Currently, we are unable to treat even 30 per cent of wastewater generated in the country. The daily water supply in India works out to around 75,000 million litres per day. Out of the total capacity to treat wastewater, around 35 to 40 per cent treatment capacity is in Delhi and Mumbai alone. This means there is a huge demand-supply gap in wastewater generation and treatment. This figure is based on the Central Pollution Control Board (CPCB) report of 2015, which clearly says that there has been a 30 per cent increase in wastewater generation over the last seven to eight years. We are talking about 500 AMRUT Cities (Atal Mission for Rejuvenation and Urban Transformation) and 100 Smart Cities. Currently the strategy is to provide more and more water, which is supply-side planning. We are not making cities that are ‘water prudent’. The criterion seems to be that the more water you consume, the more developed you are. If you see the standards for water supply elsewhere, you will find that in Denmark it is 80 litres per capita, per day, while in India, it is 150 litres per capita, per day, at a basic technical level. But already big cities are supplying 300 to 400 litres per capita, per day. This means they are already receiving more water than the technical norm. They should reduce the supply as well as focus on curtailing 30 to 40 per cent leakage and distribution losses. There is another major contradiction. The Ministry of Urban Development says that for a small city to transform into a big city, it needs to supply water from 70 to 150 litres per capita, per day. However, the National Water Mission says that there should be 20 per cent saving in water consumption by 2020. Meanwhile, the unaccounted losses in water supply have to be borne by the water utility. As of date, a water utility’s recovery is in the range of 10 to 20 per cent, which is barely sufficient to cover its operation and maintenance costs, with hardly any recovery of the production cost.

Have the tie-ups with national and international private players for treatment of wastewater and industrial effluents been impactful?
There are a lot of players in the business of water supply and wastewater treatment. But they have been trying to sell solutions that are over 100 years old for 250 cities and towns in 21st century India. We need solutions for 2017, and not the methodology for cleaning up of River Thames sometime in the early 20th century. We urgently require new solutions, new lessons and new learnings. Presently, the 1990s-era consultants are planning for 2050. They have no experience of the complex urban organisational structures existing in our cities such as Delhi, Bengaluru and Chennai. Despite their never having seen those volumes of slum dwellings, they are trying to provision water supply to them, with scant idea about how to recover project costs.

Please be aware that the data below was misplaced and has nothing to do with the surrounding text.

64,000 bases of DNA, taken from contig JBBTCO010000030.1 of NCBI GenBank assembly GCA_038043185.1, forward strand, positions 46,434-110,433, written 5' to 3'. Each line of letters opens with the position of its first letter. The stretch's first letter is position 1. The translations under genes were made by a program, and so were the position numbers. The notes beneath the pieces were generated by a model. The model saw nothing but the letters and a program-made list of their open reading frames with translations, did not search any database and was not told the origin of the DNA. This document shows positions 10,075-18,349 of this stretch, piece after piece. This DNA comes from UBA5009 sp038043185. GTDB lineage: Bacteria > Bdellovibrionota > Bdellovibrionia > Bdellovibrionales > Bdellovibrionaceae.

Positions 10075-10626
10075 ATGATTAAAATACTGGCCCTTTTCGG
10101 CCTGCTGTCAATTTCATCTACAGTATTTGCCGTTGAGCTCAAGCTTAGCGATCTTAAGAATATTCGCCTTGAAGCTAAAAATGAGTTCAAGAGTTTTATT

In your view, is enough being done at the municipal level for rainwater harvesting?
Rainwater harvesting has become something of a joke. In a municipal area, it is the local body that exercises control. You pay a certain percentage of the cost of your house towards external services such as water. In case a municipality is unable to supply that, it can meet the shortfall through rainwater harvesting. However, in a bid to hide their own inefficiencies, municipalities are asking citizens to make their own arrangements for rainwater harvesting. Why can’t the storm water runoff be put back into the water-supply network after being treated at plants located in zones, blocks or public parks?

What needs to be done towards effective conservation of groundwater reserves?
Conservation of groundwater reserves means that you need to create more opportunities for recharge. Just like extraction points, recharge points should also be evenly distributed. Flood plains and natural water bodies such as lakes and ponds need to be preserved. Why can’t river floodplains be declared groundwater sanctuaries? For instance, Delhi state only has two days of back up stored in case of any major disruption to its water supply, though it must be braced for the worst. Therefore, if the water supply is affected for any reason, the city must have at least 10 days’ water supply in its reserves.